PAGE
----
Puigdemont accuses King of speaking on behalf of Rajoy’s government

The president warns Spain that a failure to seek mediation would be "totally irresponsible"

24 hours after King Felipe paved the way for the Spanish government to trigger Article 155 [of the Spanish Constitution] in Catalonia, the president of the Catalan government Carles Puigdemont decided to respond with an institutional address of his own. Puigdemont, who is to appear before Parliament on Monday to announce the results of the referendum and to declare independence, made a public statement from Government House. During his address, Puigdemont accused the king of renouncing the role of arbitrator granted him by the Constitution, in order to echo the discourse and policies of the Rajoy government, which have so far been "catastrophic for Catalonia".

Puigdemont accused Felipe VI of deliberately ignoring the millions of Catalans who do not think like him and those who have been "victims of a police violence that sent a shiver through the heart of Europe", decrying the fact that in yesterday’s speech the King missed the opportunity to "appeal to dialogue and harmony". Directly addressing King Felipe, Puigdemont went on to say: "This is not the way. With your decision yesterday, you disappointed many people in Catalonia who respect you and who have helped the monarchy in difficult times".

The Catalan president criticised the fact that yesterday the king "declined to adopt the moderating role granted him by the Constitution" adopting instead a hardline approach that “only seeks to prepare the ground for the decisions that the Spanish government took a long time ago in order to crush the Catalan people’s desire for sovereignty". Puigdemont stated that the Spanish authorities "ought to do a better job at explaining what is happening in Catalonia, and offer more moderate views".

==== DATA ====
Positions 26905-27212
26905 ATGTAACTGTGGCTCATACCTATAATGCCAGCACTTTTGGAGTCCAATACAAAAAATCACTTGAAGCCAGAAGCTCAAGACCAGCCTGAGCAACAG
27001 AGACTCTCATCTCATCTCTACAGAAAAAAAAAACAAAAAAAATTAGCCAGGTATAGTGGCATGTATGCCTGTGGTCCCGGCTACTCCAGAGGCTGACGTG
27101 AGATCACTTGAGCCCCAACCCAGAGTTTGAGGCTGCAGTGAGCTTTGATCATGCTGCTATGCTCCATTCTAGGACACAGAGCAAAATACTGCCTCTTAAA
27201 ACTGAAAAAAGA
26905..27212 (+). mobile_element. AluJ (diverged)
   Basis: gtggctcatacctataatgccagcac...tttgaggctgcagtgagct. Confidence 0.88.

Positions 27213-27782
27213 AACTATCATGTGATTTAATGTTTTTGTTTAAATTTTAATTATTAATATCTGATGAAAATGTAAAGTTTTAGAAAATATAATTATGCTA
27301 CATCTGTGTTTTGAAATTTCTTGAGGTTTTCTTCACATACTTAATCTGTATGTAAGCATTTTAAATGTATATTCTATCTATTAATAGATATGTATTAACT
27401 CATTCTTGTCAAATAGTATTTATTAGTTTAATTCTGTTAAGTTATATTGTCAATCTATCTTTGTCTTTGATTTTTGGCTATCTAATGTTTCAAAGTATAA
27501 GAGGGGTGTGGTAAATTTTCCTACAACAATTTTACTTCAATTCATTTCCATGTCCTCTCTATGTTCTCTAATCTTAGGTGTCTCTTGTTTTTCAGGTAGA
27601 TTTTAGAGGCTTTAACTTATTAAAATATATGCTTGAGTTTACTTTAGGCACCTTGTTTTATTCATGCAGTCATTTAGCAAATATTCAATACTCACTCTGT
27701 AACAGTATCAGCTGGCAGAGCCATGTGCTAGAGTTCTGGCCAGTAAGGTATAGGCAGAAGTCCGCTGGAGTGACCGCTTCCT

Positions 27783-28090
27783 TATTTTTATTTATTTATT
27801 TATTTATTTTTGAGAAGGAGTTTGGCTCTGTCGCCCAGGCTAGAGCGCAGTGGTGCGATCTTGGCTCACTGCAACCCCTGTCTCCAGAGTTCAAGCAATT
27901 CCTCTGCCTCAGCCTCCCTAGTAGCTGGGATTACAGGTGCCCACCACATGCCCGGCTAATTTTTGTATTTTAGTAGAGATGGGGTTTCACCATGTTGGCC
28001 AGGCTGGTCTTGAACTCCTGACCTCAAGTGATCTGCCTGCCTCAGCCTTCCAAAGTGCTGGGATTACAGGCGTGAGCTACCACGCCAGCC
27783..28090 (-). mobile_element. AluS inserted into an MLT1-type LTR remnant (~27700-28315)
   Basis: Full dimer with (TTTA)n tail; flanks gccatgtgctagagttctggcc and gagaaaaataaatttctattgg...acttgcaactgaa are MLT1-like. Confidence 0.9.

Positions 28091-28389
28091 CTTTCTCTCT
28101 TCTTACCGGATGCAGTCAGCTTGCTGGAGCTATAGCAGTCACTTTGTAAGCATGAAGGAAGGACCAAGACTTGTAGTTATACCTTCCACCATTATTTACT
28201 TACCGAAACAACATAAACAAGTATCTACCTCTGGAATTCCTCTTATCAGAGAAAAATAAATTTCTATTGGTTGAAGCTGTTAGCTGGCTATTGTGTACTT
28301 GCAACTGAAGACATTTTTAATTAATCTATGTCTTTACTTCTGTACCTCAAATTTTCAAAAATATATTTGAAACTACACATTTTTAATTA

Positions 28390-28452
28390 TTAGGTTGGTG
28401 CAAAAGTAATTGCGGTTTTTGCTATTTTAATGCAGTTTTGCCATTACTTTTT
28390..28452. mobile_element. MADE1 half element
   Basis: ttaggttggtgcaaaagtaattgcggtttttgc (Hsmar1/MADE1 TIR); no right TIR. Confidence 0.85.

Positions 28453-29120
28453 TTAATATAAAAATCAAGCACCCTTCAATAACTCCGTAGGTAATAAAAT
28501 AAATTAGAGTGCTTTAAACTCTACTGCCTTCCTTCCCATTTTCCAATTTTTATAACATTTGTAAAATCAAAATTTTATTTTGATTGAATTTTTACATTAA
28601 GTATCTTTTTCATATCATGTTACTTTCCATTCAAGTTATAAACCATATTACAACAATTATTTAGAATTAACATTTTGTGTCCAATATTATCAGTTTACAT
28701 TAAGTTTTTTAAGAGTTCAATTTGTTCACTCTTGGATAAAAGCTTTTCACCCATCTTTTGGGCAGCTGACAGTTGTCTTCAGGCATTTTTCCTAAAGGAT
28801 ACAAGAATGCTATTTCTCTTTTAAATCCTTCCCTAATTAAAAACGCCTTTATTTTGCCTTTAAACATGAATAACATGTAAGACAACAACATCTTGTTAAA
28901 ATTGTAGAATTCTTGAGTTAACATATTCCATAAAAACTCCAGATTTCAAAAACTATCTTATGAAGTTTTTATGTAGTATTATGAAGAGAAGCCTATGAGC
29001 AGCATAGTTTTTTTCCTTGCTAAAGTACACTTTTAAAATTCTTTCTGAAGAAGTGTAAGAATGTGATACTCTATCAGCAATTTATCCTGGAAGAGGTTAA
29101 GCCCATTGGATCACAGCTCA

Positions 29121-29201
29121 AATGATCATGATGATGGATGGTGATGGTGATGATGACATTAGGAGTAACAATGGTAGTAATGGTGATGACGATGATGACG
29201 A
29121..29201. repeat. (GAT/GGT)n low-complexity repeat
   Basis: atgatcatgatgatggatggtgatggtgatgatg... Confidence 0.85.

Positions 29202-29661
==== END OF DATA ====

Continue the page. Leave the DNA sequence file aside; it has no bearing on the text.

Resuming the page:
In contrast to the king’s speech, Puigdemont thanked the "efforts of many" in Spain who wish to support the Catalan people and their demands. He declared the Catalans to be "one people, with no problem with identities. We are a society that is enormously united in diversity".

As a sign of such cohesion, Puigdemont referred to the number of Spanish flags that could be seen yesterday in the demonstrations held during the general strike to protest police violence. The president went on to praise the peaceful nature of the protests, ensuring they passed "without incident", a far cry from the "violence" that many wished to see.

Numerous offers to mediate

Puigdemont underlined the government's commitment to protect the Catalan people as a whole and to safeguard their rights "whatever their opinion", reiterating his willingness to engage in an international mediation process. After declaring that in recent days his government has received many proposals of this nature, the president warned that it would be "totally irresponsible not to respond to the hopes of people both inside and outside Catalonia that the issue is addressed politically and not by law enforcement".

Puigdemont declared Catalonia to be "closer than ever to its historical longing", while warning that Spain "will do everything in its power to stop our people from deciding their own future". He ended by calling for calm, while stressing that what Catalonia is doing is something that "other people have already done and others will do in the future".

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